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Did anyone ever made an experiment with a moving macroscopic charged conductor in a magnetic field testing its deviation due to Lorentz force? I mean: what moves here is the massive charged conductor itself, not only the charges inside it. Would it be feasible with our technology? If it is then why does this force only appears in late 1800's in the scientific literature?

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A macroscopic object with charge $q$ will not experience a magnetic force of the form $${\bf F}=q(\bf v\times B)$$ if it were to pass through a magnetic field $\bf B$

And of course if there is an electric field, then we have the full form of the Lorentz (electromagnetic) force $${\bf F}=q(\bf E+ v\times B)$$ and charged particles experience a local electromagnetic force according to this equation. That is, this equation does not work for macroscopic objects.

If we wanted to extend the Lorentz force law to macroscopic objects, we would need to take into account additional quantities like the polarization (density) $\bf P$ and magnetization (density) $\bf M$ to be sources of the electromagnetic field and this can severely complicate the situation.

In such a case, the Lorentz force$^1$ (density) takes on a much different form $${\bf F} = (\rho_f −\nabla\cdot {\bf P}){\bf E} + ({\bf J_f}+ \frac{\partial {\bf P}}{\partial t})\times \mu_0{\bf H} − (\nabla\cdot {\bf M}){\bf H} − (\frac{\partial {\bf M}}{\partial t})\times \epsilon_0 {\bf E}$$

where $\rho_f$ and $\bf J_f$ are free charge and current densities respectively, where $${\bf B}= \mu_0 {\bf H} + \bf M$$

Note that the equation for the Lorentz force density requires many assumptions to be valid, and an explanation of this and a derivation can be found here. This equation has been tested, but for very simple systems and the experiment appears to be consistent with the equations.

$^1$ Note that many authors have many other forms to this equation depending on the setup, assumptions, boundary conditions etc., and the equation above for the electromagnetic force density is in the most general form.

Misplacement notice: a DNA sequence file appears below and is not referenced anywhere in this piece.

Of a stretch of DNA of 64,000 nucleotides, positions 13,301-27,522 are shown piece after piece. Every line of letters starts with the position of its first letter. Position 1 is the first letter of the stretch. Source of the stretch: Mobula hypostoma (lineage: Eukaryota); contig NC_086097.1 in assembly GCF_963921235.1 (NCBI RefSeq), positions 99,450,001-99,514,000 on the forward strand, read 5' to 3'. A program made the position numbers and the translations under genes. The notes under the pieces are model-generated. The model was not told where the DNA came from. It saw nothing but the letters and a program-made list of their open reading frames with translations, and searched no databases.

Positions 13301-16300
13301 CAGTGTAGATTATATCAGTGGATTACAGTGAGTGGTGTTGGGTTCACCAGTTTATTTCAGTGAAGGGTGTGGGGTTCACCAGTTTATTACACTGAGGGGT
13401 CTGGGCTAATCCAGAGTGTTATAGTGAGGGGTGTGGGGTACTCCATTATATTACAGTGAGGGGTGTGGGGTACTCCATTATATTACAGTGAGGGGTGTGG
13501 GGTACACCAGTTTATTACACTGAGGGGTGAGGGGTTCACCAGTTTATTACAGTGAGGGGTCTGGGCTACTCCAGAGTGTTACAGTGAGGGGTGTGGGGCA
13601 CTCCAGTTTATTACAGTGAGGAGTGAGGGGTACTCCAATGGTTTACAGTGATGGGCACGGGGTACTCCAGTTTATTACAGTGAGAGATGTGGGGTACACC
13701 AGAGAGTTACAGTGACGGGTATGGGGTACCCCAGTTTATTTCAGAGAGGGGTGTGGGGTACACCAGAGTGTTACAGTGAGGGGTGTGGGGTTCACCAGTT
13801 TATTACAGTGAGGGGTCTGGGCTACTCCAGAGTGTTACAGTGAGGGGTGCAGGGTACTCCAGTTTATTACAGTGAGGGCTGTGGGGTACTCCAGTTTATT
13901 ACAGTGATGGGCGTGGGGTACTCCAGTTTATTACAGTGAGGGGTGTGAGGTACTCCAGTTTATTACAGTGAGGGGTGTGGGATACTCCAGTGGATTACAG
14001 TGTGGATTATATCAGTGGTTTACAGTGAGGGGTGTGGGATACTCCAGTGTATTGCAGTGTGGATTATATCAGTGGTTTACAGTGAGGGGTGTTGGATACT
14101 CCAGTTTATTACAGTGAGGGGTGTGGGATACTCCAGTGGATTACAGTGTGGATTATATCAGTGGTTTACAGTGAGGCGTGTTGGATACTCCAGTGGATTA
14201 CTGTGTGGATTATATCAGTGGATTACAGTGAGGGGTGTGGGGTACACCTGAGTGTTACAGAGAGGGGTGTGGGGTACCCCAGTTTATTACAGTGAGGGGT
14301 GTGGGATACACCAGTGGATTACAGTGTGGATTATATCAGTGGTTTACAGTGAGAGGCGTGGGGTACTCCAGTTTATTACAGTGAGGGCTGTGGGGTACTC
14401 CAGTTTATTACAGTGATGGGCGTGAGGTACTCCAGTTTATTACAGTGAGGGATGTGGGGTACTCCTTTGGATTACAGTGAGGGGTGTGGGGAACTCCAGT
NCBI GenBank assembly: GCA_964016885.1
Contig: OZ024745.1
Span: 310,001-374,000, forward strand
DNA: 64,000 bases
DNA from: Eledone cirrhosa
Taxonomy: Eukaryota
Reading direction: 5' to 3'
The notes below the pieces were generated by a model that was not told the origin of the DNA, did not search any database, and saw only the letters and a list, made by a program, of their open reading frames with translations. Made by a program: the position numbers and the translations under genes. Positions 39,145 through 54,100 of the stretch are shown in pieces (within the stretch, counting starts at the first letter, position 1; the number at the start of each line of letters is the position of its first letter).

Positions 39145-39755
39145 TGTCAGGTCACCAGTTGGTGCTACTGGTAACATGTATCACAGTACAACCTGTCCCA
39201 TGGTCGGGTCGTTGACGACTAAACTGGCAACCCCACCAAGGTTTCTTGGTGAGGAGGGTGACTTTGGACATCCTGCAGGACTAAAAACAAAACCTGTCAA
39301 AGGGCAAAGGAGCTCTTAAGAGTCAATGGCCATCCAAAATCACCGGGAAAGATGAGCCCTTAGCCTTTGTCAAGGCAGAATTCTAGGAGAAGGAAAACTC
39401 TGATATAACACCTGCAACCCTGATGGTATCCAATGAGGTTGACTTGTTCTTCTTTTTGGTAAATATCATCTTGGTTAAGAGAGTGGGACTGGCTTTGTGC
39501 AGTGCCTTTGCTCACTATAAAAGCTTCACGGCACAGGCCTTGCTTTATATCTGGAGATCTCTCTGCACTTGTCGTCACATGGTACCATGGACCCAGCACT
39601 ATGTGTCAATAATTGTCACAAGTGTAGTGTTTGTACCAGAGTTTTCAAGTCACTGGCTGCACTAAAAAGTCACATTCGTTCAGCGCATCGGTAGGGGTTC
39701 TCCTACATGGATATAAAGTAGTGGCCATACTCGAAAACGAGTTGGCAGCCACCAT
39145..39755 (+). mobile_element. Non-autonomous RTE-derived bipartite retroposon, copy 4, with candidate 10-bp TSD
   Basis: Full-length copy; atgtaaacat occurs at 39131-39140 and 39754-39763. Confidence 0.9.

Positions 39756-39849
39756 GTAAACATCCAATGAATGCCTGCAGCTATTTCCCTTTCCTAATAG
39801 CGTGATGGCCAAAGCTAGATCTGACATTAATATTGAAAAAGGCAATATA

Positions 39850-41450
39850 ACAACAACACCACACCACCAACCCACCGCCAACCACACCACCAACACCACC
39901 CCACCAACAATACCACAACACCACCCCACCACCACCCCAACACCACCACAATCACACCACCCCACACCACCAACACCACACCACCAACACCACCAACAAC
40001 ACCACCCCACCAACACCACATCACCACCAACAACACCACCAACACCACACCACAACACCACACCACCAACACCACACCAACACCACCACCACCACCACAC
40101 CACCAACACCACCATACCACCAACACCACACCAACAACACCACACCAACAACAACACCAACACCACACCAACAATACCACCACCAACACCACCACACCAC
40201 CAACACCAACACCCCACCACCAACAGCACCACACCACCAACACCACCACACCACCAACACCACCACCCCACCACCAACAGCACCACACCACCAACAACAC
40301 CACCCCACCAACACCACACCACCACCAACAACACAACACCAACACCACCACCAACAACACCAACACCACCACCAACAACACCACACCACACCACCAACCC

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  • $\begingroup$ So the Coulomb force applies both to the charges and as a result to the whole charged conductor but the same doesn't apply to the Lorence force? Why this difference? $\endgroup$ Commented Oct 31, 2021 at 7:12
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    $\begingroup$ Yes, the Coulomb force does. The Lorentz force applied to particles and is not suited to macroscopic bodies. This is determined through experiment. Cheers. $\endgroup$
    – joseph h
    Commented Oct 31, 2021 at 8:22
  • $\begingroup$ But they are indeed the same force seen from different frame of referecnces, as shown in Special Relativity. $\endgroup$ Commented Oct 31, 2021 at 8:32
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    $\begingroup$ But be careful. The magnitude can differ by $\gamma$ (Lorentz factor). The relativistically covariant form of the Lorentz force takes the form $\frac{dp^\alpha}{d\tau}=qF^{\alpha\beta}u_{\beta}$ where $p$ is 4-momentum and $F$ is the electromagnetic tensor with $u$ being a 4-velocity. To learn more about this see any intro text to relativistic electrodynamics or if you like search for "covariant Lorentz force". Cheers. $\endgroup$
    – joseph h
    Commented Oct 31, 2021 at 8:54
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    $\begingroup$ It doesn't. You asked if the Lorentz force is the same in different fames of reference. That is what I answered in the last comment. Cheers. $\endgroup$
    – joseph h
    Commented Oct 31, 2021 at 9:15

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